A French consumers’ rights group joined the latest string of lawsuit filers against Apple after the company disclosed that, in some cases, it slows down older iPhones.
The company is already facing at least eight lawsuits in the United States, which claim Apple owes its customers money for not previously disclosing the slowdowns. But, in France, it’s actually illegal to make old devices worse to sell new devices—a process known as “planned obsolescence.” So the suit filed in France by a group called “Halte à l’Obsolescence Programmée” is different because, among other penalties, it also carries the possibility of up to two years in prison.
The group, which lays out its case in an online statement, did not immediately respond to a request for comment. It has also previously sued printer makers including Epson, over claims that they violate the same law. The printer case is currently under investigation.
Last week, Apple confirmed in a statement that it will slow down iPhones if their batteries are old. The company’s explanation is that without its decision to throttle back the performance of its phones, the older batteries ran a higher risk of spontaneously shutting down—an explanation that makes technical sense, many experts have said.
But the company has faced criticism for not being upfront about its actions, and also for not letting people know that simply replacing their batteries would fix some problems. Its decision not to tell people about its changes feeds into a long-standing conspiracy theory that Apple slows down older phones so that people will be more tempted to buy new ones. And, as a result, iPhone owners in California, New York, New Jersey and even in Israel have filed suits against the company. The suits ask the company to pay iPhone owners varying amounts. One California suit seeks nearly $1 trillion in damages.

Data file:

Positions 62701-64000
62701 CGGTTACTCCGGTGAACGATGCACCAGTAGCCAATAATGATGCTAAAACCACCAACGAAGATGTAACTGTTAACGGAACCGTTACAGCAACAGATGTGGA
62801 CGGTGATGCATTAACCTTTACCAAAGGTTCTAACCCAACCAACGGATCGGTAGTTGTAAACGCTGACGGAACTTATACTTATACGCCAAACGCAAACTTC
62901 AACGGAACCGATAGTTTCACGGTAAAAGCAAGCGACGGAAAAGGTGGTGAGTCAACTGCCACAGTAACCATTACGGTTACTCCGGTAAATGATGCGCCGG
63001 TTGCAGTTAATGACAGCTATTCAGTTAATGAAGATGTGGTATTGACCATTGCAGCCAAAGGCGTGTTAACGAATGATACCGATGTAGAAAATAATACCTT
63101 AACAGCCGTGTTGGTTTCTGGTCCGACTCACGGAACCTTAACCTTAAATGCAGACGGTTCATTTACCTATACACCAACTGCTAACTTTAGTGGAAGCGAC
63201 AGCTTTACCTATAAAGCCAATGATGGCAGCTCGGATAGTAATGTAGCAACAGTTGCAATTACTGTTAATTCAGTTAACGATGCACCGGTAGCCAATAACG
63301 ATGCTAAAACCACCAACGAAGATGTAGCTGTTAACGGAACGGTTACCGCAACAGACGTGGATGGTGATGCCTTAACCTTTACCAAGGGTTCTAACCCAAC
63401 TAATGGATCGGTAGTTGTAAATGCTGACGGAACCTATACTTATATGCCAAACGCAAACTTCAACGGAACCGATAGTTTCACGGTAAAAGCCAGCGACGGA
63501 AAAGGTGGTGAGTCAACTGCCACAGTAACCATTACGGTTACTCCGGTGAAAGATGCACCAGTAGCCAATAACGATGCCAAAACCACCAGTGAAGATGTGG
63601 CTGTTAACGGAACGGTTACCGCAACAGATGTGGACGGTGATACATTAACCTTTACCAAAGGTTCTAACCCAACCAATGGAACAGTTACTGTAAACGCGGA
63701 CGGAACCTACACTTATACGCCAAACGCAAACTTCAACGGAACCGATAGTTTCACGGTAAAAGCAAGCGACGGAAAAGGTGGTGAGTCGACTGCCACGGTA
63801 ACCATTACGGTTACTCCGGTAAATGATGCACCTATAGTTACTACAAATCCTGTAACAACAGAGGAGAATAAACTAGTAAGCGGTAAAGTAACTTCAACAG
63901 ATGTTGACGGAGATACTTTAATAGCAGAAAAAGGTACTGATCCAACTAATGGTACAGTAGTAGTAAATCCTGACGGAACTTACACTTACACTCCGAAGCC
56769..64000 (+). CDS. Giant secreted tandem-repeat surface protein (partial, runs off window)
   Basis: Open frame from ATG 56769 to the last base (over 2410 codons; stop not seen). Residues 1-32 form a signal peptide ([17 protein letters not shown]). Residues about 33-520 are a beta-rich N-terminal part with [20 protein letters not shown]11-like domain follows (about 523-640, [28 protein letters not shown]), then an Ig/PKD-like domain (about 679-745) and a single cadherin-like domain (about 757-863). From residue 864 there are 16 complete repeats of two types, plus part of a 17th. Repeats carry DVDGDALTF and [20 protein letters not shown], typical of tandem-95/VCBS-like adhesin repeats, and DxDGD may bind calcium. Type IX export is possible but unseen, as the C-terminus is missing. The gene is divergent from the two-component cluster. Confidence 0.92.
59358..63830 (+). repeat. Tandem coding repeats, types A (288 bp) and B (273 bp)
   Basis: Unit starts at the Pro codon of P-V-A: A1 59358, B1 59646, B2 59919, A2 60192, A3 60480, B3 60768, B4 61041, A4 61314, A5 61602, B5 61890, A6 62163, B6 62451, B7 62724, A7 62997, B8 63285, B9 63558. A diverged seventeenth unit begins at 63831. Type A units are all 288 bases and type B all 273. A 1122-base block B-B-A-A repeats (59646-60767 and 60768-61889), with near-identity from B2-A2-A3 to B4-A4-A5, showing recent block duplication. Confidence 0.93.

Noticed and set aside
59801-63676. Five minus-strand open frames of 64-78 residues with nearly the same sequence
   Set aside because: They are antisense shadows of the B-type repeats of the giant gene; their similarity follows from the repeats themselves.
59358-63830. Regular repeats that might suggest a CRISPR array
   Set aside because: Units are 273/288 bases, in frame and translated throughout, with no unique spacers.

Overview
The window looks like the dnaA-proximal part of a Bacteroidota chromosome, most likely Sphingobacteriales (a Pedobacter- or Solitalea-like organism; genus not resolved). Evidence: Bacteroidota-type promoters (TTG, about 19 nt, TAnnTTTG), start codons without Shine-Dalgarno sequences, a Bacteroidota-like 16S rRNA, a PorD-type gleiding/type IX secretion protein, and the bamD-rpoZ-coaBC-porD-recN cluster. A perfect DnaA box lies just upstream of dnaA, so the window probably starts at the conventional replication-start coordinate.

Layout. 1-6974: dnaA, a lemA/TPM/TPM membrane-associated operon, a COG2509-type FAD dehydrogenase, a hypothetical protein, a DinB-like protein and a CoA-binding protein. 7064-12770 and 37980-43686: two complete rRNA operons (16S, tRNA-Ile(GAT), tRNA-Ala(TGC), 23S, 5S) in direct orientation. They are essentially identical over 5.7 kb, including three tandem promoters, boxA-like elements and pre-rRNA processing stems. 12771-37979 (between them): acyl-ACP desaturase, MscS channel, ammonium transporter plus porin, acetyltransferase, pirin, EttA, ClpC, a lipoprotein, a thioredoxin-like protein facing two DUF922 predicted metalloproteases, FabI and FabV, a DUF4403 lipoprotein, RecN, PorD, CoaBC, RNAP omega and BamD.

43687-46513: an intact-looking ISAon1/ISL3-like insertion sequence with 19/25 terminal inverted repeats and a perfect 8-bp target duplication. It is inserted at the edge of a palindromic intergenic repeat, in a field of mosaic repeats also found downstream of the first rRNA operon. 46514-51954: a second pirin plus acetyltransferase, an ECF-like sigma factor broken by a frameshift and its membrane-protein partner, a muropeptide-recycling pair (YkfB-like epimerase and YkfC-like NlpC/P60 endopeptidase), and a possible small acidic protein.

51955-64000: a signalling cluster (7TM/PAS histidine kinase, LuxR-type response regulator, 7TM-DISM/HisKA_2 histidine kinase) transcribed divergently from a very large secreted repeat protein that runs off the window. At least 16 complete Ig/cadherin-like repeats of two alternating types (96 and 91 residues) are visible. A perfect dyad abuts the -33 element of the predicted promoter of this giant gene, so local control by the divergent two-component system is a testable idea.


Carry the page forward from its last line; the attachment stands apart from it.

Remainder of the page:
South Korean government telecommunications officials have also said they will look into the reports, according to the Korea Herald.
The argument of the people criticizing Apple largely rests on two claims: one, that Apple hurt the performance of the phones in secret and two, that doing so made it more likely that someone would buy a new iPhone rather than fix their old one.
That, argues one lawsuit filed in the Eastern District of New York, amounts to a sort of fraud: “Had Plaintiffs been informed by Apple that a simple battery replacement would have improved the performance of their iPhones, Plaintiffs would have chosen to replace their batteries which was clearly a more cost effective method rather than upgrading to a new iPhone that was extremely costly.”
Apple did not immediately respond to a request for comment on the suits or the investigation.
The suits cap off a rocky year for Apple, which saw a lot of financial success but also small controversies—including a bug that prevented iPhone owners from typing “i” and several software issues. It also faced criticism over a lukewarm reception for its iPhone X and had to delay the release of its smart speaker, the HomePod, to 2018.
That said, Apple’s not hurting on the business front though: chief executive Tim Cook earned his $9.33 million end-of-year bonus thanks to strong stock market performance. And Apple appears to be finishing the year strong, with more people starting up new iPhones and iPads than devices from any other gadget maker this year, according to Flurry Analytics, a research firm now owned by Oath.